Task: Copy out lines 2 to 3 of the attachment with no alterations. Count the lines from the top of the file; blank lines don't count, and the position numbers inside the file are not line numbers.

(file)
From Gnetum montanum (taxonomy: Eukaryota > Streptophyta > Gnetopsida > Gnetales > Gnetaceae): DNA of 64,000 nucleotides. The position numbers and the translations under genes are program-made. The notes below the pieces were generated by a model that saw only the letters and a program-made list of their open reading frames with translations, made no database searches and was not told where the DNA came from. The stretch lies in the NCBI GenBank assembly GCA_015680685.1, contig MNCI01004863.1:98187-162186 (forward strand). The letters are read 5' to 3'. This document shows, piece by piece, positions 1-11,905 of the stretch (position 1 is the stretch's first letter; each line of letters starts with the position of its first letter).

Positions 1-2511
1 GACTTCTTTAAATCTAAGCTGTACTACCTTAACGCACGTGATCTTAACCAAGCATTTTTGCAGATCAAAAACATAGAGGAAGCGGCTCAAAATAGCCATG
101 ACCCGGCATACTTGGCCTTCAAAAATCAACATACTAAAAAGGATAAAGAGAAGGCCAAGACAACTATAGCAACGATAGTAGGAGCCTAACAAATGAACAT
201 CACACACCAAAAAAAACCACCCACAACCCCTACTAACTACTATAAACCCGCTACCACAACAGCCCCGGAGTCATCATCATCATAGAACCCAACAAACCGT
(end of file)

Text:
Positions 1-2511
1 GACTTCTTTAAATCTAAGCTGTACTACCTTAACGCACGTGATCTTAACCAAGCATTTTTGCAGATCAAAAACATAGAGGAAGCGGCTCAAAATAGCCATG